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Risk of multiple sclerosis in individuals with infectious mononucleosis: a national population-based cohort study using hospital records in England, 2003-2023.

BACKGROUND: Epstein-Barr virus (EBV) is thought to be a necessary causative agent in the development of multiple sclerosis (MS). Infectious mononucleosis (IM), which occurs up to 70% of adolescents and young adults with primary EBV infection, appears to be a further risk factor but few studies have been highly powered enough to explore this association by time since IM diagnosis.

OBJECTIVE: The objective was to quantify the risk of MS in individuals with IM compared with the general population, with particular focus on time since IM diagnosis.

METHODS: In this retrospective cohort study using English national Hospital Episode Statistics from 2003 to 2023, patients with a hospital diagnosis of IM were compared with the general population for MS incidence.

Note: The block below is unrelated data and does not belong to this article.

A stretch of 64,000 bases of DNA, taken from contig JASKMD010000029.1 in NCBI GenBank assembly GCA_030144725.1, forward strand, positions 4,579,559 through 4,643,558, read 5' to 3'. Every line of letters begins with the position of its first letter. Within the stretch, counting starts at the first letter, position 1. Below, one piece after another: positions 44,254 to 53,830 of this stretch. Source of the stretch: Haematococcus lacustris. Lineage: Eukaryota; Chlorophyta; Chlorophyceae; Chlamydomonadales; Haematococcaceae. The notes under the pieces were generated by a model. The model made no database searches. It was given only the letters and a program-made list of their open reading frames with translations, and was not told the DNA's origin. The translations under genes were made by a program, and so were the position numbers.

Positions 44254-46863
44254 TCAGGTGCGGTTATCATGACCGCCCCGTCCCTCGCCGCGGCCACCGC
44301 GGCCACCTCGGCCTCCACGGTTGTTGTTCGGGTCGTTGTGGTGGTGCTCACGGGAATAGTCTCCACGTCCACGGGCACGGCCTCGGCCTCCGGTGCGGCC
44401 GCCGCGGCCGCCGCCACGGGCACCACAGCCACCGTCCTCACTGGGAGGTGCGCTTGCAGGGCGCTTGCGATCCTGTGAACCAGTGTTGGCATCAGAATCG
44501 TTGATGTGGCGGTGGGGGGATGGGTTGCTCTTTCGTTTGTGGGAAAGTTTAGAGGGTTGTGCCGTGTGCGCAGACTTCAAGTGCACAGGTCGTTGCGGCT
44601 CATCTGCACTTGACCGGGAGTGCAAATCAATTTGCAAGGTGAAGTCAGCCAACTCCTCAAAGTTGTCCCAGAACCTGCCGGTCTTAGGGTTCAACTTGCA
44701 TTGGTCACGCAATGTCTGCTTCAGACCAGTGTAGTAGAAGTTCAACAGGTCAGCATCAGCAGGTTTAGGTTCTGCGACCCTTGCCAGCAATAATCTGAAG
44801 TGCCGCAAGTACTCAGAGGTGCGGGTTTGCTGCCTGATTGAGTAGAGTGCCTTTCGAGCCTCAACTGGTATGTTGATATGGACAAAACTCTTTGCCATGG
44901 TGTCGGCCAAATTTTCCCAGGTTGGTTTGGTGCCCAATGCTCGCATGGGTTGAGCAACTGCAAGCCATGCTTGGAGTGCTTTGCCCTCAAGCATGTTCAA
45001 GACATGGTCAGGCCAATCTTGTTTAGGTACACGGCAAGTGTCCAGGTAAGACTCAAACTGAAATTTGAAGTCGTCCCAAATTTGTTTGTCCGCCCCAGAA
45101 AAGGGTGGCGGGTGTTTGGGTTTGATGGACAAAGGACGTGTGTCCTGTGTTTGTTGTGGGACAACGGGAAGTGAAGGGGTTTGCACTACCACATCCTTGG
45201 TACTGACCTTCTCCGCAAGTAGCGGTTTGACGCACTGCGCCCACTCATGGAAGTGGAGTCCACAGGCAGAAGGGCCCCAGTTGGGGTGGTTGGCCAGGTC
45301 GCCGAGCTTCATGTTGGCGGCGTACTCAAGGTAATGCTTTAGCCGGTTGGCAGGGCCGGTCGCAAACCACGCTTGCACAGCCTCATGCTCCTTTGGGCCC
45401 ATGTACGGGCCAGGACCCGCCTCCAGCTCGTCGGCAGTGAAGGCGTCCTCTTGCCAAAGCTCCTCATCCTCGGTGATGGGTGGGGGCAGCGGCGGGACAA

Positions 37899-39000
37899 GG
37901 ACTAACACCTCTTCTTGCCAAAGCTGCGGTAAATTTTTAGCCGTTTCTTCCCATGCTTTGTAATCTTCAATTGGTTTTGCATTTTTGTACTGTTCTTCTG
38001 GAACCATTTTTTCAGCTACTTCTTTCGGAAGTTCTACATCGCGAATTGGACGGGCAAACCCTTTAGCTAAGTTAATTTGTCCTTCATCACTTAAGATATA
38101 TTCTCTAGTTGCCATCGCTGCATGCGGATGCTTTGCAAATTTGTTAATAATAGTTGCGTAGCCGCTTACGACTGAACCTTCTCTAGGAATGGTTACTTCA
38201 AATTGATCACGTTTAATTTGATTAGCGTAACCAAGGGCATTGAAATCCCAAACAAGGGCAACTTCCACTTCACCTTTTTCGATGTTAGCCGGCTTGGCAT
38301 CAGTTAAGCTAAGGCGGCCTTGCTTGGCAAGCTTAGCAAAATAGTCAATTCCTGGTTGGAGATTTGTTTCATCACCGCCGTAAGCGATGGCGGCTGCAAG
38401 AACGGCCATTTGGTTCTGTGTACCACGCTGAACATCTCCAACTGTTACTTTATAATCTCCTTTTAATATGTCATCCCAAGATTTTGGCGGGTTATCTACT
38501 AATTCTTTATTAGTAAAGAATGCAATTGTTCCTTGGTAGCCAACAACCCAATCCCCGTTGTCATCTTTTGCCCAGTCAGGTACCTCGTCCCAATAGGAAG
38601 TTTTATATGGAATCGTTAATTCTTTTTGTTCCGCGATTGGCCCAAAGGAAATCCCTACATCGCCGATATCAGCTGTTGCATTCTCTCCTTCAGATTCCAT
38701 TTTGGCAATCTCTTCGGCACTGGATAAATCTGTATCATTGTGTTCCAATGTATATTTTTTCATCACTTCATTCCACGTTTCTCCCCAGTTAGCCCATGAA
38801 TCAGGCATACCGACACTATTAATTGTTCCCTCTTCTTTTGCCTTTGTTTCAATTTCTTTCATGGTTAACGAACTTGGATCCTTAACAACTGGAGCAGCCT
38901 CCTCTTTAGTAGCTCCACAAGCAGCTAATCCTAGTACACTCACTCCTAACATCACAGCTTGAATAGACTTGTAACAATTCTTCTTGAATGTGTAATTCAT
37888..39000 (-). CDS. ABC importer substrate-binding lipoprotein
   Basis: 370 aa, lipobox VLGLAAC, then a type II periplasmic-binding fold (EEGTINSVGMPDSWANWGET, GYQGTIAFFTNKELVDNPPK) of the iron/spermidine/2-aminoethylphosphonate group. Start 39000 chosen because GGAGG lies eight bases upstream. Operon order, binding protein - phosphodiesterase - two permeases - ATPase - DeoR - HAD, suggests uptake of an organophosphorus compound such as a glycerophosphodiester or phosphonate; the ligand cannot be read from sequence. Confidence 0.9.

RESULTS: MS incidence in patients with IM was nearly three times higher than the general population after multivariable adjustment (adjusted hazard ratio = 2.8, 95% confidence interval (CI = 2.3-3.4), driven by strong associations at long time intervals (>5 years) between IM diagnosis and subsequent MS diagnosis.

CONCLUSION: While EBV infection may be a prerequisite for MS, the disease process of IM (i.e. the body's defective immune response to primary EBV infection) seems to be, in addition, implicated over the long term.

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